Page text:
Dog shows explained – Rally and Agility

All dogs can compete in dog sports –  any size, breed, mixed breed. All dogs are welcome. Although all require some training to be successful – and to compete safely.

Rally and Agility are more active, fun-to-watch dog “sports.

Rally Trials go with Obedience Trials, but Rally is the faster, louder, little sibling of Obedience.

A couple similarities between Rally and Agility – both have a set “course” the dog/handler team must follow. Both allow the “handlers” (people part of the team) to “walk the course” before competing. Both are timed. Both allow you to talk to your dog while competing. Both are fun!

Rally Obedience

Getting involved in Rally is probably the easiest transition into dog sports. At the first level of competition (Novice), everything the dog has to do are variations of the regular “sit, down, stay, heel” commands. The Rally Novice course is performed entirely on-leash and there are only between 10 and 15 signs, or behaviors, that the team needs to complete.

French Bulldog Dax in Rally competition.

Dax competing in Rally Obedience.

Rally courses are laid out so they’re easy to follow. The signs are always on the person’t right-hand side, and they have instructions like “Turn Left” or “Halt. Walk around dog.”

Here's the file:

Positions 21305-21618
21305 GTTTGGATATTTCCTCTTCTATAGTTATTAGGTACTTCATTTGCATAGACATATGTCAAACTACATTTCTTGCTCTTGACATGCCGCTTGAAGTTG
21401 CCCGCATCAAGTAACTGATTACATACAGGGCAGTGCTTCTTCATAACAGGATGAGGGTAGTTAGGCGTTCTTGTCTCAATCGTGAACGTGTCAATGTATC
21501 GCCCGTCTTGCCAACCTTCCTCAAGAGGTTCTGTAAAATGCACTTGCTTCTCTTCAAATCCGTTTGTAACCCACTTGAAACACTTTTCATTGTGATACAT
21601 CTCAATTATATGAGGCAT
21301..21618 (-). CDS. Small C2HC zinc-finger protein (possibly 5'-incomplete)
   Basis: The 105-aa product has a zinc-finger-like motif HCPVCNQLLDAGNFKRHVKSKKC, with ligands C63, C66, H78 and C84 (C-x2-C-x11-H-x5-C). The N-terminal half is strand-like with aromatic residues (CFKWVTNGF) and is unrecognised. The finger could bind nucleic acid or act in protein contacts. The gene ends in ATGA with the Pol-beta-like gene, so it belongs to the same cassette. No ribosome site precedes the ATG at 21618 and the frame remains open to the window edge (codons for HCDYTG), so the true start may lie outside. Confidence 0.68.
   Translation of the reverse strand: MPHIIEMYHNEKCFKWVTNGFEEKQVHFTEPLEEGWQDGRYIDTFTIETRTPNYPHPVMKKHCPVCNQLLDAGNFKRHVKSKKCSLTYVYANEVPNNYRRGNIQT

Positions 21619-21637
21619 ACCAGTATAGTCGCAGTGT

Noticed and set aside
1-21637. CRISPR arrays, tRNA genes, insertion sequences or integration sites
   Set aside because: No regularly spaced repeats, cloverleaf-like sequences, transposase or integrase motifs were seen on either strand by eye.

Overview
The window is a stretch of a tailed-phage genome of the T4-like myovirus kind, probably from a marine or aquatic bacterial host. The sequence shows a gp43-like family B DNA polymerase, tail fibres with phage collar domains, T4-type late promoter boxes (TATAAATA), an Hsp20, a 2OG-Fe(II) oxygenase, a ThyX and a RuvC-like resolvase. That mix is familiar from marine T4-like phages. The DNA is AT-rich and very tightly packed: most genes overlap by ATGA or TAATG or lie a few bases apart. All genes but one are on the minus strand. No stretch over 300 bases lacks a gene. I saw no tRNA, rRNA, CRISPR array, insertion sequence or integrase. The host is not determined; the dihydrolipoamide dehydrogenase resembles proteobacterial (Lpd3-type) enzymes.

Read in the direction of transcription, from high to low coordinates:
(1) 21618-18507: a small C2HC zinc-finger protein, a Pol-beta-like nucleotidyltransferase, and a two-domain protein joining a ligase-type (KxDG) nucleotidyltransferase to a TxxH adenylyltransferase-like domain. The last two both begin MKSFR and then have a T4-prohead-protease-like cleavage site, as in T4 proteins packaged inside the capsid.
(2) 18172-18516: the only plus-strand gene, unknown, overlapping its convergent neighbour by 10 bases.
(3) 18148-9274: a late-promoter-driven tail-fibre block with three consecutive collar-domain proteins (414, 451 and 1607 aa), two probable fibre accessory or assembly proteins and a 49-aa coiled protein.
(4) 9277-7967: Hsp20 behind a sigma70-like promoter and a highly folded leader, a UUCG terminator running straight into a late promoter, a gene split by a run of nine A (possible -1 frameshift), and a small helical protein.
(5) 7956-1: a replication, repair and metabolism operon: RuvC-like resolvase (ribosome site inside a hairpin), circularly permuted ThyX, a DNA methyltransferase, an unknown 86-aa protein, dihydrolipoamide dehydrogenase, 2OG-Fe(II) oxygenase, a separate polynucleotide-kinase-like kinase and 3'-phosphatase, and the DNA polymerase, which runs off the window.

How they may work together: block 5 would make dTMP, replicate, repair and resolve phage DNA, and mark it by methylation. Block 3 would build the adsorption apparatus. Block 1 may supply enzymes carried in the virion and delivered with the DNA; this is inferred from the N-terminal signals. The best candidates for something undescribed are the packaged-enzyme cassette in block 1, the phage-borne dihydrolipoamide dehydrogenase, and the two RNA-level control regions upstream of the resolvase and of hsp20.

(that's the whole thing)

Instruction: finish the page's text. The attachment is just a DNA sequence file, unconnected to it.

Once you’ve seen a couple of teams go through the course, you’ll start to know the pattern of the course and know better how the team is doing, if they’ve completed the signs correctly, and begin to truly enjoy the teamwork and fun of it.

As you progress through the levels of Rally (Intermediate, Advanced, Excellent, and Masters), the behaviors on the signs get increasingly difficult, the dogs compete off-leash, and the wonderful teamwork of the experienced competitors and their dogs truly begins to shine. It takes quite a bit of training to do side-by-side spins with your dog!


Agility is the running, jumping, climbing, obstacle-course-racing part of dog sports.

Agility is the one that may look like it’s just an all-out race, and in some aspects, it is! The trick to agility isn’t to get your dog to run – all dogs can run. Or jump – most dogs can jump. It’s to do all the “stuff” in the right order at the fastest possible speed.

Most of the obstacles involved in agility are jumps. There are also tunnels a few yards long, the “dog walk” which is a one-foot-wide board four feet off the ground, weave poles (12 for the upper levels, six for Novice dogs), a seesaw, an A-Frame that towers over five feet tall, and the “Pause table” – which brings the run to a complete halt for five seconds. It shows that the chaos of the agility course truly is under control.

Boston Terrier Booker on the Agility seesaw

Booker on the agility seesaw.

Every trial features a different course, created by the judge, that has the obstacles in a different order in different patterns. There are rules the judge has to follow in creating courses, like the distance between obstacles, what order they can be in, etc. The obstacles are numbered. Competitors “walk the course” for eight minutes before their competition class begins.

Agility is also the sport where it’s most important to find a good instructor – it can be dangerous for the dogs if done incorrectly. And for the people.